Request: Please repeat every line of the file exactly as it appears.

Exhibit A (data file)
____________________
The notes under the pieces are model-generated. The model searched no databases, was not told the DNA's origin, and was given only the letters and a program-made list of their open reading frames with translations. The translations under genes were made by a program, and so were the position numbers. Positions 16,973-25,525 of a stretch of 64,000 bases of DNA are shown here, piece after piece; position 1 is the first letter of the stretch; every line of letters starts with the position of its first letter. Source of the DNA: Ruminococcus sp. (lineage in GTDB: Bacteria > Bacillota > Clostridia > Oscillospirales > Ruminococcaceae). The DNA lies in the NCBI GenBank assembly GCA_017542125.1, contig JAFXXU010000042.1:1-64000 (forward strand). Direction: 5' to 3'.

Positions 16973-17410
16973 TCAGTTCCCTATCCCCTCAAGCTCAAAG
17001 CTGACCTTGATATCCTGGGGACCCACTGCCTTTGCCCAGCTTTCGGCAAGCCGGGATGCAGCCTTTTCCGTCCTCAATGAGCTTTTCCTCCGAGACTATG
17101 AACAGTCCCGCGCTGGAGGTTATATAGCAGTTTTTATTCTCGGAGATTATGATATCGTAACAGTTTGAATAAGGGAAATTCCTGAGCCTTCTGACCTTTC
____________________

The notes under the pieces are model-generated. The model searched no databases, was not told the DNA's origin, and was given only the letters and a program-made list of their open reading frames with translations. The translations under genes were made by a program, and so were the position numbers. Positions 16,973-25,525 of a stretch of 64,000 bases of DNA are shown here, piece after piece; position 1 is the first letter of the stretch; every line of letters starts with the position of its first letter. Source of the DNA: Ruminococcus sp. (lineage in GTDB: Bacteria > Bacillota > Clostridia > Oscillospirales > Ruminococcaceae). The DNA lies in the NCBI GenBank assembly GCA_017542125.1, contig JAFXXU010000042.1:1-64000 (forward strand). Direction: 5' to 3'.

Positions 16973-17410
16973 TCAGTTCCCTATCCCCTCAAGCTCAAAG
17001 CTGACCTTGATATCCTGGGGACCCACTGCCTTTGCCCAGCTTTCGGCAAGCCGGGATGCAGCCTTTTCCGTCCTCAATGAGCTTTTCCTCCGAGACTATG
17101 AACAGTCCCGCGCTGGAGGTTATATAGCAGTTTTTATTCTCGGAGATTATGATATCGTAACAGTTTGAATAAGGGAAATTCCTGAGCCTTCTGACCTTTC